My article, ‘The Genre of Radical Thought and the Practices of Equality: the Trajectories of William Godwin and John Thelwall in the mid-1790s’, has been published in History of European Ideas . You can also find a pre-publication version of the article on my Academia.edu page.
Here is the abstract:
In this paper, I approach the political and philosophical similarities and differences between late eighteenth century thinkers John Thelwall and William Godwin from the point of view of their respective choices for the genre of political communication. I approach their thought and its expression by weaving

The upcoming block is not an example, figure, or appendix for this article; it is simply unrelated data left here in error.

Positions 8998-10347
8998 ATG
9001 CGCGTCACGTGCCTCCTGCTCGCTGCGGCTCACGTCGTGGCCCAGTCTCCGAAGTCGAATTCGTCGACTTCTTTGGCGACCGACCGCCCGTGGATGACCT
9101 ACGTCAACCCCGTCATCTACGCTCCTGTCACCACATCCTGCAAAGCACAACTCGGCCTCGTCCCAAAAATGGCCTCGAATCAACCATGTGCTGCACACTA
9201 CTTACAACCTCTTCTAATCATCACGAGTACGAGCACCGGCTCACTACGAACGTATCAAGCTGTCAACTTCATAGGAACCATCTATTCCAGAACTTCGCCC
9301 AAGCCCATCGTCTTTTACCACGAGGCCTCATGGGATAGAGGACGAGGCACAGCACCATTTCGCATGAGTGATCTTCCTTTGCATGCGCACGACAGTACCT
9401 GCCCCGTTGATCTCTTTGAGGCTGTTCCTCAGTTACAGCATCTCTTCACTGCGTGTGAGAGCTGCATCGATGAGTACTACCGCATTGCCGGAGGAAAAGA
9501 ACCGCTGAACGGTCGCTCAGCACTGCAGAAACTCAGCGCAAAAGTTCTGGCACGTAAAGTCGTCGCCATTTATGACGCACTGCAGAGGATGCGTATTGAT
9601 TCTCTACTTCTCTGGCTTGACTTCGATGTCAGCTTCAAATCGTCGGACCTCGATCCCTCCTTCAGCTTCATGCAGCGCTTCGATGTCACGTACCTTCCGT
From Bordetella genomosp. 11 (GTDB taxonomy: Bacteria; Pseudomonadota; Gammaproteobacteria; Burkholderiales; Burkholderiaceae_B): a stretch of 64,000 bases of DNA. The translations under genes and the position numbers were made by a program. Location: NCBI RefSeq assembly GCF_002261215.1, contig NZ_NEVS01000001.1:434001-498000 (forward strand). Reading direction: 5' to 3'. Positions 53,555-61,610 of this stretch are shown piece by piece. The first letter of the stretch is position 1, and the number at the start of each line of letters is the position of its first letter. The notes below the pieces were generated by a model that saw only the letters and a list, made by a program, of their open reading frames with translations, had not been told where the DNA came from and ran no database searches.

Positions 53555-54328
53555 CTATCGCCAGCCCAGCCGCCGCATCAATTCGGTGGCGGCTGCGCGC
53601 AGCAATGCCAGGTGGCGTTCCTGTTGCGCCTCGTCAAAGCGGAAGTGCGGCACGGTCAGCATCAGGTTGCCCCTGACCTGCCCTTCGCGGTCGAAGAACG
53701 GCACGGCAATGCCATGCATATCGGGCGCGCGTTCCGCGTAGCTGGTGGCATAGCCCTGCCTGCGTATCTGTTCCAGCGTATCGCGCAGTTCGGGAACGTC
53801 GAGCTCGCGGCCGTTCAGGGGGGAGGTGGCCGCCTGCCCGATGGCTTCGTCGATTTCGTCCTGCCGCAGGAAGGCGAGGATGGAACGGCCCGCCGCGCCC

an interpretation of what they were saying with a reflection on how and to whom they were speaking. This, I contend, helps us clarify further the thought of each thinker and track the changes in their conception of equality in the framework of political communication. As the 1790s unfolded, both thinkers, I argue, tried to diversify their audience, be generally more inclusive, and re-think the hierarchies of relationship between authors/speakers and their audience in their political communication. Nevertheless, they did so asymmetrically and in different ways: Thelwall quickly started tapping into popular culture, especially oral culture, while Godwin chose the modes of fiction and the conversational essay. By making these choices, both authors enacted a different understanding and practice of political education, and political equality.